These expenses can be extensive at larger institutions
and enterprises. The institutional repositories established to date
have been at major research institutions. Does this solution scale
down to less complex institutions? Indeed, it is unlikely that institutional
repositories will be affordable by any institutions until the costs
of entry are driven down substantially. This can be accomplished
by providing model practices, policies, protocols, routines, and
guidance on how to manage the cost of knowledge asset management.
Professional societies serving the higher education industry should
accept this challenge. In North America, the energies of the National
Association of College and University Business Officers (NACUBO),
EDUCAUSE, Association of Research Libraries (ARL), the National
Association of College and University Attorneys (NACUA), and the
American Society for Training and Development (ASTD) would be most
welcome in this effort.
Institutional repositories, by capturing,
preserving, and disseminating a universitys collective intellectual
capital, serve as meaningful indicators of an institutions
academic quality. Under the traditional system of scholarly communication,
much of the intellectual output and value of an institutions
intellectual property is diffused through thousands of scholarly
journals. An institutional repository concentrates the intellectual
product created by a universitys researcher, making it easier
to demonstrate its social and financial value . . . While institutional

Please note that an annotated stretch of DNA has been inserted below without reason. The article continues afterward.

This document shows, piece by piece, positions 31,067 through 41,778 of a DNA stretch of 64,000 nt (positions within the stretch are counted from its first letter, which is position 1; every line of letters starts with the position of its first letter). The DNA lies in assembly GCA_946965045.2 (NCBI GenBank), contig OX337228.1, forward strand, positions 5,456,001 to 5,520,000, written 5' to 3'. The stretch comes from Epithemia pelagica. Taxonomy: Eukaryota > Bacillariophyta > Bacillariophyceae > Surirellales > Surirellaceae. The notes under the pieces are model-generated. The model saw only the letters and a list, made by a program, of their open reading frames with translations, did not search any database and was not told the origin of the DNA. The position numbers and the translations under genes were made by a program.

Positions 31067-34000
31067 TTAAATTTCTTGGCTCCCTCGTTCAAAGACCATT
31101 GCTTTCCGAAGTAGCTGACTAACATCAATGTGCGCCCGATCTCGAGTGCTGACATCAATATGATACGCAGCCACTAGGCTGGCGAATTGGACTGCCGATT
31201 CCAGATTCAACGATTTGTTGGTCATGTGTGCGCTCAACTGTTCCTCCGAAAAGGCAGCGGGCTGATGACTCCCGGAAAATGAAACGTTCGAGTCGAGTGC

repositories centralize, preserve, and make accessible an institutions
intellectual capital, at the same time they form part of a global
system of decentralized, distributed repositories. This attribute
is central to the role repositories can play in a disaggregated
model of scholarly publishing.
Raym Crow. SPARC, 2002
A searchable and responsive marketplace that draws
content, context, and narrative from many sources and repositories
is one of the fundamental elements of an e-Knowledge Industry. For
this to happen, technologies and standards must be developed that
enable true interoperability for learning objects and practices.
Groups like the Learning Objects Network, MERLOT, SMETE, and the
Australian Le@rning Federation are developing shareable repositories
of learning content. The MIT-created Open Knowledge Initiative (OKI)
is building a scalable, sustainable open-source reference framework
for all the online processes that support e-learning. This framework
will help streamline the processes for assembling, delivering, and
accessing educational resources. Such initiatives are the precursors
of meta-marketplaces that will span industry verticals
education, publishing, learning management providers, associations,
and professional societies to create broad-based exchange
of e-content and tacit knowledge through communities of practice.
Standards, processes, and marketplaces for e-content
are essential, but they will be incomplete without advances in public
and private infrastructures for exchanging and deploying content.
Association of Research Libraries Scholars
Portal. Announced in mid-2002, this three-year project aims
to deliver software tools that provide integrated Web access to
open, high quality (library-based) information services.
It brings together a group of ARL members (University of Southern
California, University of California-San Diego, Dartmouth College,
University of Arizona, Arizona State University, Iowa State University,
and the University of Utah) with Fretwell-Downing, Inc.